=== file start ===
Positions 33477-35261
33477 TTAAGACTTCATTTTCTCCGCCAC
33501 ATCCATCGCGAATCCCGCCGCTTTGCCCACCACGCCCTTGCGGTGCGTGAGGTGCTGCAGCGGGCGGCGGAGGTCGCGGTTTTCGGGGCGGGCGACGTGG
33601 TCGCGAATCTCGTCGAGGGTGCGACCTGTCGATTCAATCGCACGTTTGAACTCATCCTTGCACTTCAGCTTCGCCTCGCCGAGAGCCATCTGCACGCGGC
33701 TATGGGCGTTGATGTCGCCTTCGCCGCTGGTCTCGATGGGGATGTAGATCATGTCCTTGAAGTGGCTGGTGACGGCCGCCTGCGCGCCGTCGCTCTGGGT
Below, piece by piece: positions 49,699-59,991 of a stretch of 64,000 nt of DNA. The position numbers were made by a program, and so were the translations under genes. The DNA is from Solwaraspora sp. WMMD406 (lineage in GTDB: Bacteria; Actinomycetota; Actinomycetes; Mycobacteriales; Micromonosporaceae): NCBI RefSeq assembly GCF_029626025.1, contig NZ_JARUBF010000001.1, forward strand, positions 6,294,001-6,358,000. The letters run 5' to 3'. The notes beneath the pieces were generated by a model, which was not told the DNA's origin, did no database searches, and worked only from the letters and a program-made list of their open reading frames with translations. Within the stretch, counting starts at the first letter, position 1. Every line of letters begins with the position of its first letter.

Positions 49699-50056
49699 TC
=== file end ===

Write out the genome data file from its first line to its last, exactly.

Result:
Positions 33477-35261
33477 TTAAGACTTCATTTTCTCCGCCAC
33501 ATCCATCGCGAATCCCGCCGCTTTGCCCACCACGCCCTTGCGGTGCGTGAGGTGCTGCAGCGGGCGGCGGAGGTCGCGGTTTTCGGGGCGGGCGACGTGG
33601 TCGCGAATCTCGTCGAGGGTGCGACCTGTCGATTCAATCGCACGTTTGAACTCATCCTTGCACTTCAGCTTCGCCTCGCCGAGAGCCATCTGCACGCGGC
33701 TATGGGCGTTGATGTCGCCTTCGCCGCTGGTCTCGATGGGGATGTAGATCATGTCCTTGAAGTGGCTGGTGACGGCCGCCTGCGCGCCGTCGCTCTGGGT
Below, piece by piece: positions 49,699-59,991 of a stretch of 64,000 nt of DNA. The position numbers were made by a program, and so were the translations under genes. The DNA is from Solwaraspora sp. WMMD406 (lineage in GTDB: Bacteria; Actinomycetota; Actinomycetes; Mycobacteriales; Micromonosporaceae): NCBI RefSeq assembly GCF_029626025.1, contig NZ_JARUBF010000001.1, forward strand, positions 6,294,001-6,358,000. The letters run 5' to 3'. The notes beneath the pieces were generated by a model, which was not told the DNA's origin, did no database searches, and worked only from the letters and a program-made list of their open reading frames with translations. Within the stretch, counting starts at the first letter, position 1. Every line of letters begins with the position of its first letter.

Positions 49699-50056
49699 TC